Not to be overlooked: Kim will have a pot of coffee waiting for us caffeine addicted! I’ll pick up a box of donuts.

Canine, ursine, feline, or…? Studying mammals involves looking at lots of poop.

We will do our classroom work in the Museum, which has many wonderful mammalian specimens to study. We’ll break for lunch and reconvene somewhere in Russell Sage WMA for field work. A downloadable flyer with times and a few more details has been posted on the “Certification” page of our website.

We will see pretty things, too, like this Viola that was blooming Feb. 2019 when we did our field work in Russell Sage.

Carpooling to the WMA is advised, as long as carpool companions can agree on how to do lunch on the way! Boots will be needed, as well as the usual field gear: water, snacks, notebook, pencil, camera/phone. The weather is predicted to be partly sunny with only a 3% chance of rain, but it will rain Thursday and Friday.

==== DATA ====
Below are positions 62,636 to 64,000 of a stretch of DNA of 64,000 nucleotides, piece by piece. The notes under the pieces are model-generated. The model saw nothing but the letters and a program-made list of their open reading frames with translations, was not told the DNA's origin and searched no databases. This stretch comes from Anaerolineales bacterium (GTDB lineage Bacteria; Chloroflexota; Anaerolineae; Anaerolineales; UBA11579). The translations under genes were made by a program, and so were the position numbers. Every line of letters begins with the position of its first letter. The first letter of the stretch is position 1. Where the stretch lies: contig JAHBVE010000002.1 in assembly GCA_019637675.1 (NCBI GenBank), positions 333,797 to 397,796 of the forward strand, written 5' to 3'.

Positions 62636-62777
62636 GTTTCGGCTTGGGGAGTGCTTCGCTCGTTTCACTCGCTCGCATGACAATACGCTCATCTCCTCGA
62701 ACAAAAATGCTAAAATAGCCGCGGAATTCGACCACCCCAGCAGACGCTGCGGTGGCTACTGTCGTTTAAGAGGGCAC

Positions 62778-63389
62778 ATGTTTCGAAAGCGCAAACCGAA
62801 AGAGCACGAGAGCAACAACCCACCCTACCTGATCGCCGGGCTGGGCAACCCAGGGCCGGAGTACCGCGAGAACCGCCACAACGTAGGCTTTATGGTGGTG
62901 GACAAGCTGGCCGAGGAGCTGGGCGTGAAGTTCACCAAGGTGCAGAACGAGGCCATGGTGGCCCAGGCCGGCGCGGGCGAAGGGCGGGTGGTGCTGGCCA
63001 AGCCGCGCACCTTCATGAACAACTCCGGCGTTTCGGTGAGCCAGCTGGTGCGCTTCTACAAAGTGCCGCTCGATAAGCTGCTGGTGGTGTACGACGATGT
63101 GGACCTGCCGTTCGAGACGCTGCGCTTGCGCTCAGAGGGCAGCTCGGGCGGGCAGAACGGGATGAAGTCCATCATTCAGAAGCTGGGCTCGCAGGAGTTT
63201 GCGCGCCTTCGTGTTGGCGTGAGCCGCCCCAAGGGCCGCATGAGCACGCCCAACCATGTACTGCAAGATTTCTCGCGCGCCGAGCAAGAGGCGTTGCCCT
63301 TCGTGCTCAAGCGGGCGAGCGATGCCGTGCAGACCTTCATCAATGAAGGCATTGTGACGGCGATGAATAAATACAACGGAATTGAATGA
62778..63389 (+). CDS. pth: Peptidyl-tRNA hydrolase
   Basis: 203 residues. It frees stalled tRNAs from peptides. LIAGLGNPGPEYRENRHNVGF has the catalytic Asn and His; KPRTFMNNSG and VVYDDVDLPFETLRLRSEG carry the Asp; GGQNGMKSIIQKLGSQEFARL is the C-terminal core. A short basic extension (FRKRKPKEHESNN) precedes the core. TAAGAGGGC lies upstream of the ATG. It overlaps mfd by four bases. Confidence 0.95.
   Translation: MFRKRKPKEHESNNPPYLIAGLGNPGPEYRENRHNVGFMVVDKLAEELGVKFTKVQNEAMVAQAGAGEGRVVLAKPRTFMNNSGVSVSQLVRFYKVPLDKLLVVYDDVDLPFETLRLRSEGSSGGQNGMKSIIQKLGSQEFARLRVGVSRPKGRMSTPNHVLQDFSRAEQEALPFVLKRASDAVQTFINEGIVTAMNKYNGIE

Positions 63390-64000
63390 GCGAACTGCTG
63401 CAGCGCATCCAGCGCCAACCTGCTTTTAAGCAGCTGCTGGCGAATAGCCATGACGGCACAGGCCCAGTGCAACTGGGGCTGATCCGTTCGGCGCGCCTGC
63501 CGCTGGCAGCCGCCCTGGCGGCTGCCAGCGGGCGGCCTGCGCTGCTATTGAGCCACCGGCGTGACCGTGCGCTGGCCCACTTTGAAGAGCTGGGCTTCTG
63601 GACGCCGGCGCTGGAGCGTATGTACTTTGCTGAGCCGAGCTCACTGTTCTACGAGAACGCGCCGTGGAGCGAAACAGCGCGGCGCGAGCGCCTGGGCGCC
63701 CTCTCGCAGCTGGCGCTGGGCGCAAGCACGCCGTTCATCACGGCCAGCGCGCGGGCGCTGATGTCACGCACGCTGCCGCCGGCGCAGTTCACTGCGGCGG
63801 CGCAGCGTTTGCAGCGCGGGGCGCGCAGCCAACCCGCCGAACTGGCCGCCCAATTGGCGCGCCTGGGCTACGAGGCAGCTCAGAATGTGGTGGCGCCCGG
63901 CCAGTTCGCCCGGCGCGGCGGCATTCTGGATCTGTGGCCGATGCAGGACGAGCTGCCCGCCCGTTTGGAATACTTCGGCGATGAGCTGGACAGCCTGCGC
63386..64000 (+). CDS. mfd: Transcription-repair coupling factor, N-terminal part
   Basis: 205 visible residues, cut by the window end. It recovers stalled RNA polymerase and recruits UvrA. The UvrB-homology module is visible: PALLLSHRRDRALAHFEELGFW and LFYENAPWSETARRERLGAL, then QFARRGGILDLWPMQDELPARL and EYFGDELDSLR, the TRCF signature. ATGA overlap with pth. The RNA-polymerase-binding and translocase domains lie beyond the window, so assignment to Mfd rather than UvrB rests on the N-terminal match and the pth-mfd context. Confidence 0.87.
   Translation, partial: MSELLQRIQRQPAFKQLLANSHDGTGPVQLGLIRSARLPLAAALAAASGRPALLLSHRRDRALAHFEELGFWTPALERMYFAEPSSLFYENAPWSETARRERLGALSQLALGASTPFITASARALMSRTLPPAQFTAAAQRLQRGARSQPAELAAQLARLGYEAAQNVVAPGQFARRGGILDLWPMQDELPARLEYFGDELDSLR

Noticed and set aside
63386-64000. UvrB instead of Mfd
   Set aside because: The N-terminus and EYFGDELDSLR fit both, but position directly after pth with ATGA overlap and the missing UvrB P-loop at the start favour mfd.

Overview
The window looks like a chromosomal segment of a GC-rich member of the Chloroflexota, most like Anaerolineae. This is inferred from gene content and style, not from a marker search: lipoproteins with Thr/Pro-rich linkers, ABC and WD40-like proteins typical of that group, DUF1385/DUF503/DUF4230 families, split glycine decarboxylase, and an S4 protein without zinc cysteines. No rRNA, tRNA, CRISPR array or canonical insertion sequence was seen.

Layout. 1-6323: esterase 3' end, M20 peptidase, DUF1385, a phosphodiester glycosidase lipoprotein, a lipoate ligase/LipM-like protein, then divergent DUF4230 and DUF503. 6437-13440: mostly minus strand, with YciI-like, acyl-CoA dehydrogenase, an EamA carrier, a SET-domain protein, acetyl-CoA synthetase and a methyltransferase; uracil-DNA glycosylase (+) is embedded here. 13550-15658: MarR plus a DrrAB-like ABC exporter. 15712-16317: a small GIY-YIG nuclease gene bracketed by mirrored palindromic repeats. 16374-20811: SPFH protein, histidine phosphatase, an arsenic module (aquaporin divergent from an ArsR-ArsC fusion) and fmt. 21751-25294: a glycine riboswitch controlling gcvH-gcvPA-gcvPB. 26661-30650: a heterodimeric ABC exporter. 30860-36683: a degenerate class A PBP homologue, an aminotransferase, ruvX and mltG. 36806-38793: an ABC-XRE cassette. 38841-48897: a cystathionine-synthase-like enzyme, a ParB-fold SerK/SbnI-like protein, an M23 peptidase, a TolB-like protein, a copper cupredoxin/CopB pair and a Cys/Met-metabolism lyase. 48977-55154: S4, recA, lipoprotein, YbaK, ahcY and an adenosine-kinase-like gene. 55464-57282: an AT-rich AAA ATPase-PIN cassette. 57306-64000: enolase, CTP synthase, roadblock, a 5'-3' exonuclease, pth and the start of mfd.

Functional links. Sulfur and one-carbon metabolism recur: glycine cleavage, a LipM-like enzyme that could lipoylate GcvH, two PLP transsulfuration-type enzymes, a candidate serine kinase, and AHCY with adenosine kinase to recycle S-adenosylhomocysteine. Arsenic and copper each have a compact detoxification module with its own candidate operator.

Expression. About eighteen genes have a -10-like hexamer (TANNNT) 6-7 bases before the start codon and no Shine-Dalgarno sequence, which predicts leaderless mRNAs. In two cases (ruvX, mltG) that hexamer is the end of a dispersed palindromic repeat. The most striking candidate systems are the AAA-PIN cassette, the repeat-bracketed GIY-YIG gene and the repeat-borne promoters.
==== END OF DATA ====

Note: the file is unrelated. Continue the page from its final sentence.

Also important from the LDWF website: Either a WMA Access Annual or 5-day Permit is required for all users of LDWF administered lands, including wildlife management areas, refuges and wetlands conservation areas (LDWF website).

Hanna Hall is at the main entrance to the ULM Campus that has the huge Arkansas stone sign. It’s at 708 University Ave. and on a Saturday, parking in the u-shaped lot in front of the building should be readily available. The door to enter is marked with a “Natural History Museum” sign.

Basic Field Skills

We are on for Feb. 11! Basic Field Skills will begin at Black Bayou Lake NWR in the Environmental Learning Center at 9 a.m. and continue until about 3 p.m.

This photo of an American Coot (Fulica americana) is evidence of a feature of coots and their scientific classification that many people do not know.